The personal data of EU citizens “do not at present have an adequate level of protection in the U.K.,” Johnny Ryan, a senior fellow at the Irish Council for Civil Liberties, wrote in a letter to the European Commission on Monday.
Apple is not interested in purchasing short-form streaming video service Quibi, according to a new report from The Information detailing Jeffrey Katzenberg’s efforts to sell Quibi.
Katzenberg apparently approached several tech executives, including Apple’s software and services chief Eddy Cue, but no one has been interested in buying the Quibi service.
For those unfamiliar with Quibi, it’s a short-form streaming video platform that launched in April 2020. It’s similar to Netflix or Hulu, but the video content that it features is provided in a shorter 5 to 10 minute format that’s designed to be watched on a smartphone in portrait mode.
Quibi spent more than $1 billion on creating original content, leading to more than 175 shows and over 8,000 episodes, but it has failed to gain popularity. In May, Katzenberg said that he believed Quibi’s slow start and inability to catch on was due to the pandemic, and said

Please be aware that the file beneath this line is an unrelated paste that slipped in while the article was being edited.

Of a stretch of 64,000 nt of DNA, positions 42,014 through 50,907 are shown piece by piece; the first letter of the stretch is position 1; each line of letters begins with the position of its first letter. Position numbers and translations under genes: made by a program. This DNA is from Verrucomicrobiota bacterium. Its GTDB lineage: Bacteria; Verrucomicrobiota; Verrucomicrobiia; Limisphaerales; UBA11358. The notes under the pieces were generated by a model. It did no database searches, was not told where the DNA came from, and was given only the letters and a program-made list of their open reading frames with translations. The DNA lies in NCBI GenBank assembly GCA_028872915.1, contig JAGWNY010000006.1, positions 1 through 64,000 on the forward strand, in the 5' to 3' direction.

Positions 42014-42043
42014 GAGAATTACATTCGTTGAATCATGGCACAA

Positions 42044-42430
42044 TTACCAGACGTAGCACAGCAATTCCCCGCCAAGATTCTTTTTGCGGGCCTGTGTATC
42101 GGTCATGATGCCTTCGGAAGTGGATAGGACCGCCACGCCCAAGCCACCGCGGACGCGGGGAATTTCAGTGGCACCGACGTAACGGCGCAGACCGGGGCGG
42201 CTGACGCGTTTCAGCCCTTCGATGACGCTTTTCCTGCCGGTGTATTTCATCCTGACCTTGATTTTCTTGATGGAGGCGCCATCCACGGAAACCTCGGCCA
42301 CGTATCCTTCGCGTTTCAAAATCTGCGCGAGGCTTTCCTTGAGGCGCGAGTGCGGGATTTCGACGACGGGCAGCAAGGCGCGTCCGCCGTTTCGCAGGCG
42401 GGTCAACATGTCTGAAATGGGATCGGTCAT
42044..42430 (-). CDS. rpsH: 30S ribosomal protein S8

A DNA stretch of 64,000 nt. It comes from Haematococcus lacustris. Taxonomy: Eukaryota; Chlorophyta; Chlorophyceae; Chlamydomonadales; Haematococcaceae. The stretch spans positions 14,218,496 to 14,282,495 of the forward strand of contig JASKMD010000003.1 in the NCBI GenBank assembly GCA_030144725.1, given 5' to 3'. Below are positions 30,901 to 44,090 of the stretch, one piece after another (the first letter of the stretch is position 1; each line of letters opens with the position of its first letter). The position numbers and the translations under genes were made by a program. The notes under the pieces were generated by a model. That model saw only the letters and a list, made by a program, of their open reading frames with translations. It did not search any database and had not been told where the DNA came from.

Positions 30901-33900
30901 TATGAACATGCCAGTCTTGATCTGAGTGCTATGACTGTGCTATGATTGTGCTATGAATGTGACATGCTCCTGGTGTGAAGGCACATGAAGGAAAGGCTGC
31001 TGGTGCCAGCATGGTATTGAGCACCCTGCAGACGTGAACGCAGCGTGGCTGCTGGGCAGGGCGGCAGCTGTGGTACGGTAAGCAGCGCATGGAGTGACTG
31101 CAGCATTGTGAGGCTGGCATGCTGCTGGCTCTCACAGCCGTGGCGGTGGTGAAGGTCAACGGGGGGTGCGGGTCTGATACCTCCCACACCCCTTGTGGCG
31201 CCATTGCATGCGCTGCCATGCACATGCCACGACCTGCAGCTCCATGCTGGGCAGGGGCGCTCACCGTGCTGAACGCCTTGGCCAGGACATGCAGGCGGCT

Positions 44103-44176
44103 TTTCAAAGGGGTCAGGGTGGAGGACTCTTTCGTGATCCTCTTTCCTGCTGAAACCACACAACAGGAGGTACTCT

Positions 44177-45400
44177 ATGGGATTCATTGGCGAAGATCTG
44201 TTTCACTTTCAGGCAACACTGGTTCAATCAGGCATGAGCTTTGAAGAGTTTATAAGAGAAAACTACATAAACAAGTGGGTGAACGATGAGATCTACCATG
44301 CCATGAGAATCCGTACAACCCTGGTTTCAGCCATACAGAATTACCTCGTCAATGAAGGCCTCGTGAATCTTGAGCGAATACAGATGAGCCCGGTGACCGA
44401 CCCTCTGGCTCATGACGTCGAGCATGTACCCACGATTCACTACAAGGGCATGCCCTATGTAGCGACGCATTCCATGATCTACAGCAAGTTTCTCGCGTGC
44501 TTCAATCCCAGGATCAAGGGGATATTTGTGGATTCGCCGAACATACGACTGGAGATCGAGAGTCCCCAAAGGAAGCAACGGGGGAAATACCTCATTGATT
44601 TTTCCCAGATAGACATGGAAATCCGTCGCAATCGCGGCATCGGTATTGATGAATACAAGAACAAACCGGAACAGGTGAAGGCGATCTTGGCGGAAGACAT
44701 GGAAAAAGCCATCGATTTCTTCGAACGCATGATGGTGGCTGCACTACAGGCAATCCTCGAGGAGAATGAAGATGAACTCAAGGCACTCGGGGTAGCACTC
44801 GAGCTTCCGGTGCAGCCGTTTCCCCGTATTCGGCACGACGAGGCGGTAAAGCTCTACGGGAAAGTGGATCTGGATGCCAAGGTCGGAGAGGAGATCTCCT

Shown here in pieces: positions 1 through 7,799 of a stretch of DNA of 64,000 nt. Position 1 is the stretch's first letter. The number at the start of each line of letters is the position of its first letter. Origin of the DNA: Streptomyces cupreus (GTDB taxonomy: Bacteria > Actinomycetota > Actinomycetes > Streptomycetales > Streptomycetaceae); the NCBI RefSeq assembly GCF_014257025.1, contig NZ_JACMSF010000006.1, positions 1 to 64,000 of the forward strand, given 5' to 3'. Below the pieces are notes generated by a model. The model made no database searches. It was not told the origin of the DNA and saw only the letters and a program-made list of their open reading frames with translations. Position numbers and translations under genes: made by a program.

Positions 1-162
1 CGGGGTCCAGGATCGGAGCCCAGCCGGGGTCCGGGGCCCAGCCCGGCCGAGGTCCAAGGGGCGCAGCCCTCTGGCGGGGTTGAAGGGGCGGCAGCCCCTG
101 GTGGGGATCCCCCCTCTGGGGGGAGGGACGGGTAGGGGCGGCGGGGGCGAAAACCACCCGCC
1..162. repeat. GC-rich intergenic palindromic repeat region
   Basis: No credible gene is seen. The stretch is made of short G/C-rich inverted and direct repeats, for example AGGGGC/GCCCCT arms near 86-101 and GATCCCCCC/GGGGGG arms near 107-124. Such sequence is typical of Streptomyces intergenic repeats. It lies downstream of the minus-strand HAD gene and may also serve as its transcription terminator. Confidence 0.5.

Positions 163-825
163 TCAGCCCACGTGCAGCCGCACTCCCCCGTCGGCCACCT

The COVID-19 pandemic provides an opportunity to reset the global economy and reverse decades of ecosystem and species losses, but most countries are failing to invest in nature-related economic reforms or investments, according to a Rutgers-led paper.
Indeed, some countries, including the United States, Brazil and Australia, are back-tracking on existing laws and relaxing regulations and enforcement actions aimed at protecting nature, according to lead author Pamela McElwee, an associate professor in the Department of Human Ecology in the School of Environmental and Biological Sciences at Rutgers University-New Brunswick.
“Just last week at the United Nations, more than 60 heads of state spoke at a virtual summit and pledged their support to tackle the biodiversity crisis. But when we look at what countries are doing, either in